Location: Sudan sends hundreds of soldiers to the Saudi-Yemeni border

Location: Sudan sends hundreds of soldiers to the Saudi-Yemeni border
Location: Sudan sends hundreds of soldiers to the Saudi-Yemeni border

How many soldiers entered Saudi Arabia on their way to Yemen?

1018 officers and soldiers entered the Kingdom by sea on September 22, 2020, and reached the city of Jizan, in the southeast of the country, near the Yemeni border.

What is the Sudanese government’s position on the Yemen war?

Prime Minister Abdullah Hamdok pledged to return his soldiers from Yemen, but the head of the Sovereignty Council, Abd al-Fattah al-Burhan, pledged their return to the return of “legitimacy”.

The British “Middle East Eye” website revealed, on Friday, the arrival of Sudanese fighters to Saudi Arabia, last week, in order to transfer them to Yemen, in conjunction with the Sudanese Prime Minister Abdullah Hamdok’s pledge to return his country’s soldiers from Yemen.

Sudan had announced, last January, that it would reduce its military presence in Yemen from about 5,000 soldiers to about 650 soldiers.

Sudan was participating with about 15,000 soldiers as part of the coalition to support legitimacy led by Saudi Arabia and the UAE since 2015. Against the Iranian-backed Houthi militia.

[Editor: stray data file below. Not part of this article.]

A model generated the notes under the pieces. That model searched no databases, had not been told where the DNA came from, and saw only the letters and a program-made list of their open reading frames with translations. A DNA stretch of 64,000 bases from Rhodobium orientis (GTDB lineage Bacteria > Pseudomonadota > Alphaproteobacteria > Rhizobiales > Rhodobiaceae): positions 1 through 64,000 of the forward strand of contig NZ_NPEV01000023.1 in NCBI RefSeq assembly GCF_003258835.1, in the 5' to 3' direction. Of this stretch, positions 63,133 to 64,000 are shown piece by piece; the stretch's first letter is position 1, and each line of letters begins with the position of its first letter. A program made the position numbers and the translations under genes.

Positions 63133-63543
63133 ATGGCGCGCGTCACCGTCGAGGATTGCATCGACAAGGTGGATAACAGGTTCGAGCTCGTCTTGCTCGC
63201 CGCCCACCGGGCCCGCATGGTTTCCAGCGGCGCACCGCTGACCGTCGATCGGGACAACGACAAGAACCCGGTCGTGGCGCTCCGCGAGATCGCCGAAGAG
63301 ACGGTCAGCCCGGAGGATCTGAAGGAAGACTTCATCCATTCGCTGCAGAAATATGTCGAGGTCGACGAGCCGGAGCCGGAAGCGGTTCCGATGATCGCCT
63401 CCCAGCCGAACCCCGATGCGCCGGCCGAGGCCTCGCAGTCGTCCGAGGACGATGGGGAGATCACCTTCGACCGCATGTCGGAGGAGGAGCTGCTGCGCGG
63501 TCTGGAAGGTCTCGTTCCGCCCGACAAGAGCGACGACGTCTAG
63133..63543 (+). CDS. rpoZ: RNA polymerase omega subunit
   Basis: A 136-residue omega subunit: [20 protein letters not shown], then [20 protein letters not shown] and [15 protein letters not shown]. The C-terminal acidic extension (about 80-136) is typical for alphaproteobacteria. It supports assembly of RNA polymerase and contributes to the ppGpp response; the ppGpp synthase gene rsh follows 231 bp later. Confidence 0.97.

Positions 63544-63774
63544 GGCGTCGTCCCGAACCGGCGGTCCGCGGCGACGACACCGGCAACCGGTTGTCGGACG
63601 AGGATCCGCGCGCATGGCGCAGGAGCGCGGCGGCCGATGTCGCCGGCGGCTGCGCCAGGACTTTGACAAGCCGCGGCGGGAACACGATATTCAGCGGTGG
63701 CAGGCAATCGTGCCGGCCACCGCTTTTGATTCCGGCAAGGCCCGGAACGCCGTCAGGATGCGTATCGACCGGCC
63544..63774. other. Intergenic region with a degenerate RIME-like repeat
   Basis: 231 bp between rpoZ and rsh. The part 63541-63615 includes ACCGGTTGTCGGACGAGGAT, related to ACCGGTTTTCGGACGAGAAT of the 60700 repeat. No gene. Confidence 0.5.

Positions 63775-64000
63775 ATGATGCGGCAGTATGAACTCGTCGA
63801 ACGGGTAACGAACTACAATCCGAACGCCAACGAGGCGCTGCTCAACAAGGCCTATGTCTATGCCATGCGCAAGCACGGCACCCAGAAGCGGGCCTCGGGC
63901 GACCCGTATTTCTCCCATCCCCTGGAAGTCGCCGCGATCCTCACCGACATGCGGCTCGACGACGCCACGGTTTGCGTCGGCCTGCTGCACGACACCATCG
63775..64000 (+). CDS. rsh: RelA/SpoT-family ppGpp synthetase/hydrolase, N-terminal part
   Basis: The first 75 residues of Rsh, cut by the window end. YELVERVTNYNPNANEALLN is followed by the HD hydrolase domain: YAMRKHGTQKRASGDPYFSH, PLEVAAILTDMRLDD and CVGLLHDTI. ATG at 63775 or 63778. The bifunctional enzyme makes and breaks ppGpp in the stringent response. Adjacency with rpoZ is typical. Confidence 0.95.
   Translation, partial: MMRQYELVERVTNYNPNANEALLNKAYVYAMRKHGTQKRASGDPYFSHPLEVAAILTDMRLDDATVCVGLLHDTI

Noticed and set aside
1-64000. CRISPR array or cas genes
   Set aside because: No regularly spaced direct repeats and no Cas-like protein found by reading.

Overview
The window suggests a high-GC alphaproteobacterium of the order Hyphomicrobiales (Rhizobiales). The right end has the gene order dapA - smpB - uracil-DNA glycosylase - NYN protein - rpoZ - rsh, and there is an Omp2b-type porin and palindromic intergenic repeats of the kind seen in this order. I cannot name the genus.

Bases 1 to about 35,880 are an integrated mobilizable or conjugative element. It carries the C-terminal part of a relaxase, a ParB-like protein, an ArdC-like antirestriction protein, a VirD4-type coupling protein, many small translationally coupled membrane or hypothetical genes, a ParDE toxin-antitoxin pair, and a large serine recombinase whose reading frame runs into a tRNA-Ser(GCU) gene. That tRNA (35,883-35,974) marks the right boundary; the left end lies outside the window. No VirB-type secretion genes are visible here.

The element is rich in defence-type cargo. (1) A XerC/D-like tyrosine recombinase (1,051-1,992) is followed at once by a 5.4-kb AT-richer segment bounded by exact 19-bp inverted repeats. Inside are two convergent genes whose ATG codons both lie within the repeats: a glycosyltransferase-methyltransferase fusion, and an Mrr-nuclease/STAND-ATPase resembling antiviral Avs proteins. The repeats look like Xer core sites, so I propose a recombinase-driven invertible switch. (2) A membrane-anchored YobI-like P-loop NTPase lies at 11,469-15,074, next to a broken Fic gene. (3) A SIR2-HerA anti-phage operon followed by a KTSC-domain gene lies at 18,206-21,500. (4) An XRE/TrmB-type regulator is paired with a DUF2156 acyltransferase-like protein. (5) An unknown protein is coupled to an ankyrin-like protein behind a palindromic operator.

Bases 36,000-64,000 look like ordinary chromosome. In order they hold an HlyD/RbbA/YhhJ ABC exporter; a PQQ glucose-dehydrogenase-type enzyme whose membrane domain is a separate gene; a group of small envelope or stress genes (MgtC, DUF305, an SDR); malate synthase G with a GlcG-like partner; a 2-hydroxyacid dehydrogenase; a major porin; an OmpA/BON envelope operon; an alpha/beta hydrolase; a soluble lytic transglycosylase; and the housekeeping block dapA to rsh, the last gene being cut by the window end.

Private Saudi sources told Middle East Eye that 1,018 officers and soldiers from the Sudanese army entered the Kingdom by sea on September 22, and arrived in the southeastern city of Jizan, near the Yemeni border.

Another source indicated that two Sudanese planes carrying military personnel left Khartoum to Najran airport in southern Saudi Arabia the day before the arrival of the naval regiment.

In the meantime, Sudanese Prime Minister Abdullah Hamdok pledged to return the Sudanese soldiers participating in the Saudi-led coalition in Yemen, without specifying a date for that.

In an interview with the American “Atlantic Council” think tank, on Friday, Hamdok described his country’s participation in the coalition as a “legacy left by the previous regime,” referring to the regime of President Omar al-Bashir.

He added, “The conflict in Yemen has no military solution, whether from our side or any other party in the world, and it must be resolved through political means.”

He explained that the number of his country’s remaining soldiers in Yemen is “not much,” estimating the presence of about 5,000 Sudanese soldiers with the last batch that returned to the country.

Former Sudanese President Omar al-Bashir had decided to participate in the war in Yemen alongside Saudi Arabia in 2015, to help Yemeni President Abd Rabbu Mansour Hadi regain power, and Sudanese forces were particularly active in the country’s coast on the Red Sea.

Since the overthrow of Al-Bashir’s government a year and a half ago, the new rulers, who are a mixture of civilians and soldiers, have begun to push the Sudanese forces out of Yemen.

But several hundred RSF forces remained in Aden, which is controlled by the UAE, and on the Saudi-Yemeni border.

The head of the Sudanese Transitional Sovereignty Council, Lieutenant General Abdel Fattah Al-Burhan, had previously set what he called “necessity” as a condition for the withdrawal of Sudanese forces from Yemen, before saying that their return is linked to restoring legitimacy and the end of the coalition mission.

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